The name of this punch comes from Sid Sackson’s classic game Acquire. In the game, when two hotel chains are merged by placement of a connecting tile, the majority share holder of the liquidated hotel receives a bonus based on the number of tiles on the board before the merger. The Majority Holder’s Bonus is a primary means of securing enough cash to ultimately win the game.
I created this for a Memorial Day weekend board game party. The challenge I gave myself was to come up with a punch that (a) isn’t overwhelmingly potent (since strategy-based board games are the most fun when you have at least some of your wits still about you) and (b) only uses one kind of rum. And the rum I wanted to use? Plantation Stiggin’s Fancy Dark Pineapple Rum, quite simply one of the most luscious and complex rums I’ve ever tasted. In other words, perfect for punch.
Majority Holder’s Punch
yield: 1 gallon
40 oz. Stiggin’s Fancy Dark Pineapple Rum
12 oz. lime juice
4 oz. cinnamon syrup
4 oz. vanilla syrup
48 oz. (6 cups) sparkling mineral water or club soda
16 oz. (2 cups) orange juice
16 dashes Fee Brothers Old Fashion Aromatic Bitters
2 teaspoons Herbsaint
Combine ingredients in a pitcher, stir well, and serve over ice in tumblers. Garnish with mint sprigs.
And here’s the recipe scaled down to single serving size:
2.5 oz. Stiggin’s Fancy Dark Pineapple Rum
.75 oz. lime juice
.25 oz. cinnamon syrup
.25 oz. vanilla syrup
3 oz. sparkling water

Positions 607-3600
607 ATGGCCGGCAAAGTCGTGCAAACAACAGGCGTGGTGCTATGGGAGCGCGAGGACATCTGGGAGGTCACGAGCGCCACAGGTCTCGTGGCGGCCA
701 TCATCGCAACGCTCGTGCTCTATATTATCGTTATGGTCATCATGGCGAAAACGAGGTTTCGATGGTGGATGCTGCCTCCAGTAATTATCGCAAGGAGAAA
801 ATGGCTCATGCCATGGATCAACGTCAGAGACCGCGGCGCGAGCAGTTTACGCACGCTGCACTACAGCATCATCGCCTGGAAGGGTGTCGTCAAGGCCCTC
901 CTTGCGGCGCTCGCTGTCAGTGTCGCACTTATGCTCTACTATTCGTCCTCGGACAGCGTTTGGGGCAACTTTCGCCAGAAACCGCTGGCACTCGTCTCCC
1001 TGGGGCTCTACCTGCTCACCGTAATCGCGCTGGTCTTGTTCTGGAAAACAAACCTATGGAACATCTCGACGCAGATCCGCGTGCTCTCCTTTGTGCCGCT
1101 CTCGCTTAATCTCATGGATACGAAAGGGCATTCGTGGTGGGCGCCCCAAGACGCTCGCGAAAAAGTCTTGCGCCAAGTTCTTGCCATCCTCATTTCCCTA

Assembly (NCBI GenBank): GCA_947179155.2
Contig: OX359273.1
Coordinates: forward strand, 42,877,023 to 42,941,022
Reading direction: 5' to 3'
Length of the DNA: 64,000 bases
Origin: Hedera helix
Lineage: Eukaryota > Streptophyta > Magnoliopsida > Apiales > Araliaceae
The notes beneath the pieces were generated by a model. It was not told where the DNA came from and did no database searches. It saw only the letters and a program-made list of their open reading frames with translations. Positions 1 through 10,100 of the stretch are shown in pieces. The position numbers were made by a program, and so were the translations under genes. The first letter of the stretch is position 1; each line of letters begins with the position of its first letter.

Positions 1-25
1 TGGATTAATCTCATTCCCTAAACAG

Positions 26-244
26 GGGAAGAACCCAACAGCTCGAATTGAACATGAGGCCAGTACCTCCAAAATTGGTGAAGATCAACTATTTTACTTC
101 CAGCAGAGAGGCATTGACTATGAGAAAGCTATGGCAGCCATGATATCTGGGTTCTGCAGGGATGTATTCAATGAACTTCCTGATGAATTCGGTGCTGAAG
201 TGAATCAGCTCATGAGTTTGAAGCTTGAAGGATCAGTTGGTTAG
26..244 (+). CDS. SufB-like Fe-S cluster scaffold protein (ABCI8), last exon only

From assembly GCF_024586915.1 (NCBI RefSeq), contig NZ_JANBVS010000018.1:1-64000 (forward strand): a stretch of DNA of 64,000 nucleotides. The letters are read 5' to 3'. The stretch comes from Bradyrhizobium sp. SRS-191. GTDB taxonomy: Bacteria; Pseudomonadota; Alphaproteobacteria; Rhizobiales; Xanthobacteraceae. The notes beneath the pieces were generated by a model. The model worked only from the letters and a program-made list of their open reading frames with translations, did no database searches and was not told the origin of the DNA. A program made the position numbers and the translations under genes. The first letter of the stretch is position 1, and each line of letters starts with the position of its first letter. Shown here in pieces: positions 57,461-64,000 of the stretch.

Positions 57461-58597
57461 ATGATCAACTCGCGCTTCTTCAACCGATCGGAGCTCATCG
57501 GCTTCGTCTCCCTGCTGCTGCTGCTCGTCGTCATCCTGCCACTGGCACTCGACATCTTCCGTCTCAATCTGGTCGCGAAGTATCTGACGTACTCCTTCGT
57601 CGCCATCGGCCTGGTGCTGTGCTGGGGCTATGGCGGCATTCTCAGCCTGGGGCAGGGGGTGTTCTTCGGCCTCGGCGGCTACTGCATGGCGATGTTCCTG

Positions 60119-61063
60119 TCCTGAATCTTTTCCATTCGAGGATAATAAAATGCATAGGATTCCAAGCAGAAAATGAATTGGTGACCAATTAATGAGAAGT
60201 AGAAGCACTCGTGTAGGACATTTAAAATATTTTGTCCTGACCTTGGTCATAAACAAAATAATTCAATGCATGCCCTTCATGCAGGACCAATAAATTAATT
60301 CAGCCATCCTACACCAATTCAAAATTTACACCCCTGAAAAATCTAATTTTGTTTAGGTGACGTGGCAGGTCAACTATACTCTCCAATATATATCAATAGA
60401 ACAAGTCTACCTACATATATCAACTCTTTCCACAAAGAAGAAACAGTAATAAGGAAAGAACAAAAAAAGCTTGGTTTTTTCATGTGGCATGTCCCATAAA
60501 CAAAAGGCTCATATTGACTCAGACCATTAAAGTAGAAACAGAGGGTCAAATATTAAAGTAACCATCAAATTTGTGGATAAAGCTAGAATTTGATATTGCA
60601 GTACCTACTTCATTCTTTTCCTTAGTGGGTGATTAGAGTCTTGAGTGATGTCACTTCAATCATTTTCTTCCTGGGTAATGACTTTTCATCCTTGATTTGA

1 oz. orange juice
dash of Fee Brothers Old Fashion Aromatic Bitters
1/8 teaspoon Herbsaint
A Summer Place 
1. She returns from being rescued to discover that her mother has hired a physician to inspect her body and confirm the state of her virginity.
2. An all-plastic Christmas tree. “The tree should last at least ten years.”
3. A simple little beach cottage. Designed by Frank Lloyd Wright.
This movie is everything.
1. “The big trick with that car was how to turn on the headlights.”
2. A wall painting which depicts an iguana mariachi band.
3. He pukes, then slams a beer as if his life depended on it.
Awfully bleak, but not without humor. Matt Dillon and Lili Taylor are both fantastic.
1. 009’s taste in music.
2. “Do me a favor, will you? Throw that down the toilet. Cut out the middleman.”
3. He sits down and picks cat hair off his jacket.
3 other things.
Journey to the Center of the Earth 
1. Morse code duck.
2. Shirtless Hans.
3. Red lizard, red lava.
The Fly 
1. “Where’s she gone?”
“Into space? A stream of cat atoms.”
2. A clear plastic evidence pouch, containing a dead fly.
3. He bends over her unconscious body, as if to kiss her.
1. The group humiliates him and walks away. Between his lips he inserts a bent cigarette.
2. Slow pan of progressively rotting fruit.
3. “I was talking to the building.”
An exquisitely nasty distillation of J. G. Ballard and his obsessions. It’s boldly impressionist; narrative is not its top priority. That’s refreshing and disorienting and refreshingly disorienting. Riveting production design and atmosphere. It was a brilliant choice to set it in the 1970s. Somehow gives it a Lindsay Anderson feel. The outside world feels so clean and orderly when you leave the theater. Perfect cast. Portishead’s cover of “S.O.S.” is doubleplusgood.